A far more dangerous form of cheating would be a system where a student taking a test communicates information about the test itself to another student, such as two students sharing solution techniques in real time to a problem on a test they are taking. There are ways to do this, but I haven’t seen a clever (or un-clever) video on YouTube yet about that.

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OMG!!! This video TOTALLY shows you how to cheat on a test!!!!

OMG it’s so simple! Roll up a piece of paper with your cheat notes on it and STICK IT INSIDE A PEN! Then TRY TO READ THE TINY HANDWRITING THROUGH THE CLEAR PLASTIC during the test!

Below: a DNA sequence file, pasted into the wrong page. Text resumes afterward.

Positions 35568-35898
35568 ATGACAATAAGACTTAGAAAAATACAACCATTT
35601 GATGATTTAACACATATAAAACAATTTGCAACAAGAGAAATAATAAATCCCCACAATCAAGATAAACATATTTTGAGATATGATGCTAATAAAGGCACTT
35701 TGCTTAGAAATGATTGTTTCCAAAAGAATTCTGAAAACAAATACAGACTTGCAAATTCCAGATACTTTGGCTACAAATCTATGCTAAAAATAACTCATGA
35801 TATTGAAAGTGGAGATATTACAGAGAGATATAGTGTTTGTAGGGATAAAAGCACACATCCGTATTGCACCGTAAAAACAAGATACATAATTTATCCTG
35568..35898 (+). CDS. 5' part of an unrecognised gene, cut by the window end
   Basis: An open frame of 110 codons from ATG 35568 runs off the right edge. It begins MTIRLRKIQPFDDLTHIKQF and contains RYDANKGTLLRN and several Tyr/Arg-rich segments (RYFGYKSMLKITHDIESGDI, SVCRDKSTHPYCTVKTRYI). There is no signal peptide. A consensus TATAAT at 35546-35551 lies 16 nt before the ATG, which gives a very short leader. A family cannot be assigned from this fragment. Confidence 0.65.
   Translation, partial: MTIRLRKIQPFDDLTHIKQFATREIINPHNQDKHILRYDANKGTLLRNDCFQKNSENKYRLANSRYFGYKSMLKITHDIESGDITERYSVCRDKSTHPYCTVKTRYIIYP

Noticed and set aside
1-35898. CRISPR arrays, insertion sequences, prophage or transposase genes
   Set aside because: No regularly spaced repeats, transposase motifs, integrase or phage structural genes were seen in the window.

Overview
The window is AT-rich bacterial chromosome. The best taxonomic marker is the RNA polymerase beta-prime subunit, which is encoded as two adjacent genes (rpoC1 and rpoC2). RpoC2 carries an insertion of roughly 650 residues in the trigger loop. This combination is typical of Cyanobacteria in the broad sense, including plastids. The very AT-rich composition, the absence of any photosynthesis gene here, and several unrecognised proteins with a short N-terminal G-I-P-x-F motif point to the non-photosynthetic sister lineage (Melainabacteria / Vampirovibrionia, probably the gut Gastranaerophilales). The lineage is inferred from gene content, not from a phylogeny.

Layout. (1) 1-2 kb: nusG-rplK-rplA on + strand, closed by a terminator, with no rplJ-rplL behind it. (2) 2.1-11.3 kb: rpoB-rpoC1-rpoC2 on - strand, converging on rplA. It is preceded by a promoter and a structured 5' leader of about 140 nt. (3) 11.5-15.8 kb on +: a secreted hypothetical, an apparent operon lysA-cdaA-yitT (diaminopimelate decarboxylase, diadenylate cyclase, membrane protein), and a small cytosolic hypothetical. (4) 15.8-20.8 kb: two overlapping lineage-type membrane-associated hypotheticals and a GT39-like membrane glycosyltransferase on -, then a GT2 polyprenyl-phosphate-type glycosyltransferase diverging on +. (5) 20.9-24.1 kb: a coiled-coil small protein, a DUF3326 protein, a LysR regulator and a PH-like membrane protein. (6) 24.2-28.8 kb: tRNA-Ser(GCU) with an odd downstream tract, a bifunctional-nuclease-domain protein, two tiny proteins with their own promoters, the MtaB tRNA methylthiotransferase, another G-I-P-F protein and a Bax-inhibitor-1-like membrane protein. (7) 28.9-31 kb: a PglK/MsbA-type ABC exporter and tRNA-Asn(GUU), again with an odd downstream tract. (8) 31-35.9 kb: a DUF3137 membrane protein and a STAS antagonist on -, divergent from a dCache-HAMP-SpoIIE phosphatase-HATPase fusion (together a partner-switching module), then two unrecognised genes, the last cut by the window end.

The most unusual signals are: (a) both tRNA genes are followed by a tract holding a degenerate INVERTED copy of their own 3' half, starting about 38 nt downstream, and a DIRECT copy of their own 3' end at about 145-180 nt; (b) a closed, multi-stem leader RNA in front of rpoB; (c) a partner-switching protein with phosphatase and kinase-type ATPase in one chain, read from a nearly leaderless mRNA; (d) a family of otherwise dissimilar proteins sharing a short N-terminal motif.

I’m sure it’s OK to immortalize dishonesty on YouTube… Because, like, NOBODY important ever checks YouTube — like teachers, employers, or The Chicago Sun-Times.

Do students really think that this works? Having a little rolled-up piece of paper with microscopic notes on so densely packed together that they threaten to collapse into a black hole, not to mention being sheathed in plastic which blurs the resolution of the notes? How could someone even find those notes legible, let alone useful?

If this young lady wants to come to my college and take a class with me and take one of my tests, I’ll look the other way if she wants to use this little pen trick, because if you haven’t learned the material, then a little rolled-up stick of notes will not do you much good. And that’s not just me and my classes. Her blog says she is going to go to a community college and get a culinary arts certificate, which makes me wonder what it would be like to be served by a chef who cheated her way all through culinary school. “Academic honesty, blah blah blah….” indeed.